|4||Splashing of water||Water splashing against the enclosure from any direction shall have no harmful effect, utilizing either: a) an oscillating fixture, or b) A spray nozzle with no shield.||Oscillating tube: Test duration: 10 minutes, or spray nozzle (same as IPX3 spray nozzle with the shield removed)|
|5||Water jets||Water projected by a nozzle (6.3 mm (0.25 in)) against enclosure from any direction shall have no harmful effects.||Test duration: 1 minute per square meter for at least 3 minutes Water volume: 12.5 litres per minute Pressure: 30 kPa (4.4 psi) at distance of 3 meters (9.8 ft)|
|6||Powerful water jets||Water projected in powerful jets (12.5 mm (0.49 in)) against the enclosure from any direction shall have no harmful effects.||Test duration: 1 minute per square meter for at least 3 minutes Water volume: 100 liters per minute (0.37 impgal/s) Pressure: 100 kPa (15 psi) at distance of 3 meters (9.8 ft)|
|6K||Powerful water jets with increased pressure||Water projected in powerful jets (6.3 mm (0.25 in) nozzle) against the enclosure from any direction, under elevated pressure, shall have no harmful effects.||Test duration: at least 3 minutes Water volume: 75 liters per minute (0.27 impgal/s) Pressure: 1,000 kPa (150 psi) at distance of 3 meters (9.8 ft)|
|7||Immersion, up to 1 meter (3 ft 3 in) depth||Ingress of water in harmful quantity shall not be possible when the enclosure is immersed in water under defined conditions of pressure and time (up to 1 meter (3 ft 3 in) of submersion).||Test duration: 30 minutes. Tested with the lowest point of the enclosure 1,000 mm (39 in) below the surface of the water, or the highest point 150 mm (5.9 in) below the surface, whichever is deeper.|
|8||Immersion, 1 meter (3 ft 3 in) or more depth||The equipment is suitable for continuous immersion in water under conditions which shall be specified by the manufacturer||Test duration: agreement with manufacturer Depth specified by the manufacturer, generally up to 3 meters (9.8 ft)|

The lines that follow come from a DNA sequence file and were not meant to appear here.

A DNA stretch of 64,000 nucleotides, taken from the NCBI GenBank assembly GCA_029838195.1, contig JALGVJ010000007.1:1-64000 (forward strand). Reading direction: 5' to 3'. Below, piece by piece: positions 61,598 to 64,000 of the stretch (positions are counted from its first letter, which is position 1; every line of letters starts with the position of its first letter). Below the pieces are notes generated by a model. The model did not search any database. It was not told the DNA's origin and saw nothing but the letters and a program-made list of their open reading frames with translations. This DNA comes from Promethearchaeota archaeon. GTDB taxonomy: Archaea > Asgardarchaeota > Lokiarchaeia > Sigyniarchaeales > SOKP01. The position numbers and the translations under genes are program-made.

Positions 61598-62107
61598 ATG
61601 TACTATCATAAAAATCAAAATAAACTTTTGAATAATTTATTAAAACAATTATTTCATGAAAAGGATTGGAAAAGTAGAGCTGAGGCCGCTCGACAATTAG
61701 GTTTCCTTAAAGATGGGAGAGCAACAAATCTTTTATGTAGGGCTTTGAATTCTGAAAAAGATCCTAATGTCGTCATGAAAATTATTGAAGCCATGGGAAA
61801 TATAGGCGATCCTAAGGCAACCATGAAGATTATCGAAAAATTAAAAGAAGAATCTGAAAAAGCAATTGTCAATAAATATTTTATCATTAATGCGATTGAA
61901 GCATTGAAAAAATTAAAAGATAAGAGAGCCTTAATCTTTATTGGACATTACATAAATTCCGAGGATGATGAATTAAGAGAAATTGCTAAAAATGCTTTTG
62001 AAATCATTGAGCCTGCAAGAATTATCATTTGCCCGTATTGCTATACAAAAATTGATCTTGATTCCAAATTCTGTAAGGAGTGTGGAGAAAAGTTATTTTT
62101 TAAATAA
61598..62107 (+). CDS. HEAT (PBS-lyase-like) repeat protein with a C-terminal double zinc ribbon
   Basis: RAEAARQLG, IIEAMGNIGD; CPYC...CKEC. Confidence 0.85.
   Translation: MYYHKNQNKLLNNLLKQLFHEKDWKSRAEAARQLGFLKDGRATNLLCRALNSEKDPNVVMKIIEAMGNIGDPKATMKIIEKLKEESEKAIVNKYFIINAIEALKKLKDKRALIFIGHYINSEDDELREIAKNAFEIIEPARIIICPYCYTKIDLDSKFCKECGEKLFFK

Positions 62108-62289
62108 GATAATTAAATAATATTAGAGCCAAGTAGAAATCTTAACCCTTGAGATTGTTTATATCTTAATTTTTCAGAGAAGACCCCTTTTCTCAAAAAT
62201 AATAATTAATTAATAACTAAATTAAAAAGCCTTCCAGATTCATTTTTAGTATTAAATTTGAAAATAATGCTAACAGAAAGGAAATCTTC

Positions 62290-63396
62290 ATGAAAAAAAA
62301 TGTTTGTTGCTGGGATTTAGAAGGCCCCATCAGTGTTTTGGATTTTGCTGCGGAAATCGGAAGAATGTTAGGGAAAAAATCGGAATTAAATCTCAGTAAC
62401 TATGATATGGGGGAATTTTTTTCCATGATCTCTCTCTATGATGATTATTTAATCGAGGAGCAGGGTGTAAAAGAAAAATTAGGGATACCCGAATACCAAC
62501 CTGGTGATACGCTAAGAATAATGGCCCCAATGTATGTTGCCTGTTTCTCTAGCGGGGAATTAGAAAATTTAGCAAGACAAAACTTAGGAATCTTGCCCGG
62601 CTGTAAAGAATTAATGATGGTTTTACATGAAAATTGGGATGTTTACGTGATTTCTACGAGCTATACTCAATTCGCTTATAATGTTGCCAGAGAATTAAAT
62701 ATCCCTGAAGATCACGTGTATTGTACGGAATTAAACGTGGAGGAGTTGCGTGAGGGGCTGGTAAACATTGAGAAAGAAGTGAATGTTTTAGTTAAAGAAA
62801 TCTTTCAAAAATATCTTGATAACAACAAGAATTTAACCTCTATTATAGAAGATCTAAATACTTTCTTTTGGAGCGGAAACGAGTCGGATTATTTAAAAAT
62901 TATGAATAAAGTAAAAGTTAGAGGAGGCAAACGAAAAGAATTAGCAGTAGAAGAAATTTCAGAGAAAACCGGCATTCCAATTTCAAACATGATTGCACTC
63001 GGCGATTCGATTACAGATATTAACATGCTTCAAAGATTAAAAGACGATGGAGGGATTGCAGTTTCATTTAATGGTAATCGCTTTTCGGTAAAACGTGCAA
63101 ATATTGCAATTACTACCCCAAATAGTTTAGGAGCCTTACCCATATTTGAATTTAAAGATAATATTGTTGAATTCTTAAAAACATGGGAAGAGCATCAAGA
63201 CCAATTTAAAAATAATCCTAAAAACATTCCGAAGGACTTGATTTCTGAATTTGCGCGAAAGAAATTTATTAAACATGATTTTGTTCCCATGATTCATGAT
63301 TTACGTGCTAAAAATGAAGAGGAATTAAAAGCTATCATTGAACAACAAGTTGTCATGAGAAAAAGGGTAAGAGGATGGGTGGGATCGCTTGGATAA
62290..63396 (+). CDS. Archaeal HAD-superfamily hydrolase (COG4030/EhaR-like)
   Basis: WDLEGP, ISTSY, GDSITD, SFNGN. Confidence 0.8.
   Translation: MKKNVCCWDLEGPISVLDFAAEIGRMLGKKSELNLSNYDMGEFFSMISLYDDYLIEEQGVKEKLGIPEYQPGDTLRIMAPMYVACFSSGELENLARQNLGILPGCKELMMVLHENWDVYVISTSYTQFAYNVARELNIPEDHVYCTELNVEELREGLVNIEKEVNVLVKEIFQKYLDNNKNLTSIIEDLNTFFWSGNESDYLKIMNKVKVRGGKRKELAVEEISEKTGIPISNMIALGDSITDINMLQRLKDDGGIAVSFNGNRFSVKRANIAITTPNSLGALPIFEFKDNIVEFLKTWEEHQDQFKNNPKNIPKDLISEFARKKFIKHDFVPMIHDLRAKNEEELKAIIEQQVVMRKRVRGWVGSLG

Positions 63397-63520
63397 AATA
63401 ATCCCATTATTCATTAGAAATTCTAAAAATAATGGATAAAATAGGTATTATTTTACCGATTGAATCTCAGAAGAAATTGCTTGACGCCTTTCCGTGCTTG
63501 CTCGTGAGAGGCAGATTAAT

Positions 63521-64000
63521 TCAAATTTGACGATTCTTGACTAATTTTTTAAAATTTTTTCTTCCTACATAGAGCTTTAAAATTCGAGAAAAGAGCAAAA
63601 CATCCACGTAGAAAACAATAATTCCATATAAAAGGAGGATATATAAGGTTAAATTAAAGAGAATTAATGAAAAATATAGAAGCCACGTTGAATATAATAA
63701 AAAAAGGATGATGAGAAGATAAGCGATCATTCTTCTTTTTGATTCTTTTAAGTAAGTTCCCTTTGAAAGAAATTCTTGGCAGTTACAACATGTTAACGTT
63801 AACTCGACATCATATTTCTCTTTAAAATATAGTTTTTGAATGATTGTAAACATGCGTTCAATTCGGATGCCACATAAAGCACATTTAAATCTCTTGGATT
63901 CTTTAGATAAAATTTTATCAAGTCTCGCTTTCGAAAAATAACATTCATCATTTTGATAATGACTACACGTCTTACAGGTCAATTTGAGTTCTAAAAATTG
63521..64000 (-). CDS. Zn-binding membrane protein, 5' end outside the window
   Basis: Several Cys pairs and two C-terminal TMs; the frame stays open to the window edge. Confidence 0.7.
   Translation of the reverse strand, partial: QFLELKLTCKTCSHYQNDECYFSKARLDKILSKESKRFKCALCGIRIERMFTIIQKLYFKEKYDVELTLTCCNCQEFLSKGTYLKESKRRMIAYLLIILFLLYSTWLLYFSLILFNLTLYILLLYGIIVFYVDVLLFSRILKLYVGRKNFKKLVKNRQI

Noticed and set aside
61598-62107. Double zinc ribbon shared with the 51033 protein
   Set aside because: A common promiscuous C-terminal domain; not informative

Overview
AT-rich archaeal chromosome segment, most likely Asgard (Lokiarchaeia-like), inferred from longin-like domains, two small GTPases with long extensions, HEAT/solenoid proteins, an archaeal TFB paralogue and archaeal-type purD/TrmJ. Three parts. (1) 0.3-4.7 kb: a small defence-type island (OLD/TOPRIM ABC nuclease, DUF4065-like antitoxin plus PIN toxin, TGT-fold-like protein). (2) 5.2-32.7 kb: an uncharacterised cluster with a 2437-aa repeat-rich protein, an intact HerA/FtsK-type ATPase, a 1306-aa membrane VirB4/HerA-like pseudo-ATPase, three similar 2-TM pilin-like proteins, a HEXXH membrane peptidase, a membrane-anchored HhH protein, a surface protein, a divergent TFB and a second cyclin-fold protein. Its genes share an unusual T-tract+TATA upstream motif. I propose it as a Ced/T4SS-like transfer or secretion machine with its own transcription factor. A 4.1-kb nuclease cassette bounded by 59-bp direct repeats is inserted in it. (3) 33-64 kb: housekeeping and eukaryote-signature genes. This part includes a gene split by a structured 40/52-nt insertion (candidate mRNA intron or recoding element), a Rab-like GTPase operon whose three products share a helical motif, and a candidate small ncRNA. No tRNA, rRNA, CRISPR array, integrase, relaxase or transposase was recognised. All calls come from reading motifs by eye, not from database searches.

|9K||Powerful high-temperature water jets||Protected against close-range high pressure, high-temperature spray downs. Smaller specimens rotate slowly on a turntable, from||Test duration: Fixture: 30 sec. in each of 4 angles (2 min. total), Freehand: 1 min/m2, 3 min. minimum Water volume: 14–16 liters per minute (0.051–0.059 impgal/s) Pressure: 8–10 MPa (80–100 bar) at distance of 0.10–0.15 meters (3.9 in – 5.9 in) Water temperature: 80 °C (176 °F)|
Okay, so cool chart, but, but how does that tell me if it’s safe to charge my car in the rain?
The Tesla charge cable for example has an IP rating of IP67 when plugged in. That means that it is dust-tight and will withstand powerful water jets. So rain is not an issue.
More so, the way it is designed, there is no way that you can touch any exposed metal parts. Unlike a standard plug at home where you could easily touch the prongs.
And most systems have a safety system built in that detects current issues and shuts off the power immediately before the risk of shock.
Some people may be concerned about electric cars exploding or being electrocuted when exposed to water even during the car wash, but there is no need to worry. Engineers have built electrical systems and vehicles knowing the worst use case
Okay, I’ll admit it, I’m lazy sometimes and take my car through the car wash. It’s got a wrap on it, so I don’t mind too much. I have had 0 issues with it. They are completely sealed systems.
The funny thing is, more cars catch fire than EVs during “refueling” Static can ignite gas vapors when filling and a lot of cars have one up in flame. I’m sure other than a little bit of caution you’ve never worried too much about that.
So rest assured, charge your EV in the rain. You will be just fine. If you would like to learn more about charging, check out this post here where I go over some basics. Charging Basics